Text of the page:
By I-Hsien Sherwood | ( | First Posted: Jan 14, 2013 02:10 PM EST

Miss Slovak Republic 2011 Dagmar Kolesarova (L-R), Miss Nicaragua 2011 Adriana Dom, Miss Kazakhstan 2011 Valeriya Aleinikova, Miss Mexico 2011 Karin Ontiveros, Miss Honduras 2011 Keilyn Gomez and Miss Aruba 2011 Gillain Berry pose at the beach in Guaruja in this August 30, 2011 publicity photo. (Photo : Reuters)

Thanks to well-maintained bikini lines, "crabs," also known as pubic lice, are becoming an endangered species.

"Waning infestations of the bloodsuckers have been linked by doctors to pubic depilation, especially a technique popularized in the 1990s by a Manhattan salon run by seven Brazilian sisters," reported Bloomberg News.

"More than 80 percent of college students in the U.S. remove all or some of their pubic hair -- part of a trend that's increasing in western countries. In Australia, Sydney's main sexual health clinic hasn't seen a woman with pubic lice since 2008 and male cases have fallen 80 percent from about 100 a decade ago."

Lice live and lay eggs on human hairs, so smooth skin eradicates their habitat.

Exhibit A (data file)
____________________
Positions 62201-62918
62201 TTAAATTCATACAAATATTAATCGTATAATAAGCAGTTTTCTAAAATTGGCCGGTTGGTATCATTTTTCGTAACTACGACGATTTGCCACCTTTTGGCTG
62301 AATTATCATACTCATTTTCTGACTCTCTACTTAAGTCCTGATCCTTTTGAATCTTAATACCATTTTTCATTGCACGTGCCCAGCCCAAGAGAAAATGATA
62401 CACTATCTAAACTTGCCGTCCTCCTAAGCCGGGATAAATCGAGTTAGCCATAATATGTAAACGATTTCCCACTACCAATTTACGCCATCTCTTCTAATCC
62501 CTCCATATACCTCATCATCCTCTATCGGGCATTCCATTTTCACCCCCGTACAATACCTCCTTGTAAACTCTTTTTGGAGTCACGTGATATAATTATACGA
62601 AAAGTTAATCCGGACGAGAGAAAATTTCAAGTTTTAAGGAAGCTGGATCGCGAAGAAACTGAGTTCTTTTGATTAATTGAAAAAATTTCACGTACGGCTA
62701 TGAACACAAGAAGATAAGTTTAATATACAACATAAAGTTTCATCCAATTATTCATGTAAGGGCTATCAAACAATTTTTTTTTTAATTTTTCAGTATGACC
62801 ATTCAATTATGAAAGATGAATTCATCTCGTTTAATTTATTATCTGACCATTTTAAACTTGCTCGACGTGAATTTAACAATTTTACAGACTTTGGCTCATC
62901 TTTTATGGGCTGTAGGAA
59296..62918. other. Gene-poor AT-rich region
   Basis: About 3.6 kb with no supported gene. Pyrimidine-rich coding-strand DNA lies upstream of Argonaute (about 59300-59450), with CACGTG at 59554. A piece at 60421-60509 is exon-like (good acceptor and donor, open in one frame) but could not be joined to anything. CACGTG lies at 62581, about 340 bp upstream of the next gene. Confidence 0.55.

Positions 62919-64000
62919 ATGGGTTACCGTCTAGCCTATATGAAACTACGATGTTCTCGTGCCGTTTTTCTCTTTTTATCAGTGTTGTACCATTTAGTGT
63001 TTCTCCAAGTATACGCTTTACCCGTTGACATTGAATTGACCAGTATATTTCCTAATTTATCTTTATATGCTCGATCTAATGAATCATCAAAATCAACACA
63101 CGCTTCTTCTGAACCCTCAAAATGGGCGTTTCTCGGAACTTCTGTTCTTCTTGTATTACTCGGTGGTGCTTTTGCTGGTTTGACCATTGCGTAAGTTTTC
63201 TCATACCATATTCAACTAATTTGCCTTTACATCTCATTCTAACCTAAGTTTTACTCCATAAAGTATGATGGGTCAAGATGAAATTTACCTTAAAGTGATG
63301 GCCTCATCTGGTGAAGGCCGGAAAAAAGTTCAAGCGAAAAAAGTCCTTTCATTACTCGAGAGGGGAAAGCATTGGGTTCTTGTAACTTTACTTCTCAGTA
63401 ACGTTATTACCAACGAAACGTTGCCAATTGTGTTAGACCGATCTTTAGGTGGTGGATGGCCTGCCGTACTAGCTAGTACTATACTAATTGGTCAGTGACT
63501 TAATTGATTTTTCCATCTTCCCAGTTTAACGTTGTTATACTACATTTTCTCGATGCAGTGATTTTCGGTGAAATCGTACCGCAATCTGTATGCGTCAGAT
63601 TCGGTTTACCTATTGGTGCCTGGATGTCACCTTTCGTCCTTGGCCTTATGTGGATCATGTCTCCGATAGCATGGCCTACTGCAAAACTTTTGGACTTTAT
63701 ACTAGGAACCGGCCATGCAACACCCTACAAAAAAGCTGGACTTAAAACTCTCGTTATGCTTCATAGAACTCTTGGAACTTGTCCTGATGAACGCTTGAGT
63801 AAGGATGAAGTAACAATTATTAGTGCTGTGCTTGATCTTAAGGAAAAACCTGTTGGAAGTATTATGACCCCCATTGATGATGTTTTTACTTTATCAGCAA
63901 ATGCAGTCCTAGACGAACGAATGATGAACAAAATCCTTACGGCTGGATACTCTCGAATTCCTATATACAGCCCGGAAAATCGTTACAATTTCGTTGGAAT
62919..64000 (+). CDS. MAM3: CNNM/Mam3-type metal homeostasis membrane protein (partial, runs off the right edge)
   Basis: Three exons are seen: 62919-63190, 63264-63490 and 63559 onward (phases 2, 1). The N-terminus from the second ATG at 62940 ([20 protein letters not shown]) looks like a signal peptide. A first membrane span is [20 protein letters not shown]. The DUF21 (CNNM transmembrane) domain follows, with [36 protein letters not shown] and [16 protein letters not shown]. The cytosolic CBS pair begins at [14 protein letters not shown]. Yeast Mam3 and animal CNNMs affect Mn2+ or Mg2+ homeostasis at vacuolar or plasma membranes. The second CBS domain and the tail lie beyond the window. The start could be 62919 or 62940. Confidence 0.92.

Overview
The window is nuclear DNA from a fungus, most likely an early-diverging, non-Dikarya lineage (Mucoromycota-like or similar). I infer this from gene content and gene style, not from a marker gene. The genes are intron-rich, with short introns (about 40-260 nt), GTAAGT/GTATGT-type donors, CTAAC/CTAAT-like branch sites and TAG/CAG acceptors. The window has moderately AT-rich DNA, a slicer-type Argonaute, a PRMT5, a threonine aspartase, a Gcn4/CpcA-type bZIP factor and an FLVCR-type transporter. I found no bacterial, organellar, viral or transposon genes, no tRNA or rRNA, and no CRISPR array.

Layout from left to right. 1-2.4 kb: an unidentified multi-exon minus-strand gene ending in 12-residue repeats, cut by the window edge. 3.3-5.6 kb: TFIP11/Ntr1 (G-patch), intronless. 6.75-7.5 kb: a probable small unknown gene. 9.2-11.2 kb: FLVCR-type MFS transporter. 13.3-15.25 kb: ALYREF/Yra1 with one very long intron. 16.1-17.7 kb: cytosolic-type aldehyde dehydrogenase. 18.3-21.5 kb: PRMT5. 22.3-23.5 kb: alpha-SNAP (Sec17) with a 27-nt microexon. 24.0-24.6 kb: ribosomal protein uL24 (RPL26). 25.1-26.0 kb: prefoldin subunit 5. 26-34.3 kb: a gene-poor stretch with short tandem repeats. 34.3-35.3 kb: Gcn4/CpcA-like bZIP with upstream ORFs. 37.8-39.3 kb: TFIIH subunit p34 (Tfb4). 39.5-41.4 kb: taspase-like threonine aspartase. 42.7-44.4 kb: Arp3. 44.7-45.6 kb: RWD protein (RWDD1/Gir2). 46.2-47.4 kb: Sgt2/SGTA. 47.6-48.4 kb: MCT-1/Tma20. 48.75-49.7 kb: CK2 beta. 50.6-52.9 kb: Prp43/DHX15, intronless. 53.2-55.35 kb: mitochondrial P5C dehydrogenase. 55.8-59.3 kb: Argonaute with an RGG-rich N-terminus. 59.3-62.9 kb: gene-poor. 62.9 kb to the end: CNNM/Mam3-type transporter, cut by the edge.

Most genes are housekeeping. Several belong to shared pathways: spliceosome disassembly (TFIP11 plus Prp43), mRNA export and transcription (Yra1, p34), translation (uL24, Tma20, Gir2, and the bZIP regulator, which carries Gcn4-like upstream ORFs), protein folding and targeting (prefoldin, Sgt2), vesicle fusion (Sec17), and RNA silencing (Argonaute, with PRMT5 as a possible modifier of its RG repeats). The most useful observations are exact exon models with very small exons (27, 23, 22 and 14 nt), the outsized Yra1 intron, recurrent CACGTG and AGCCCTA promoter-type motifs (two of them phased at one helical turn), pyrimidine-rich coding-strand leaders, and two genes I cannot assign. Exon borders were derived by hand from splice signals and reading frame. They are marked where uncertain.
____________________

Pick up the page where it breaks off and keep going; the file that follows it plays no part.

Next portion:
"Pubic grooming has led to a severe depletion of the crab louse populations," said Ian F. Burgess, a medical entomologist with Insect Research & Development. "Add to that other aspects of body hair depilation, and you can see an environmental disaster in the making for this species."

No one is sad to see them go.

Lice can thrive anywhere there is hair: the head, armpits, chests and back of men, and the groin. They cause itchiness and redness, and they feed on their host's blood, biting and sucking the fluid out through the skin.

Lice used to be a common problem decades ago and treatments were often dangerous, including using harmful pesticides like DDT, which is now banned. The word "lousy" used to mean "covered with lice," whose singular form is "louse."

"Incidence data aren't kept by the World Health Organization in Geneva because the gray, six-legged, millimeter-long louse doesn't transmit disease, and national authorities such as the Centers for Disease Control and Prevention in Atlanta and U.K.'s Health Protection Agency don't collect the information," said Bloomberg, so it's difficult to know exactly how much the pubic lice population has decreased.

But as anecdotal evidence piles up, it may be that, like leprosy, they're one of those ancient scourges that has a rather simple cure: cleanliness.

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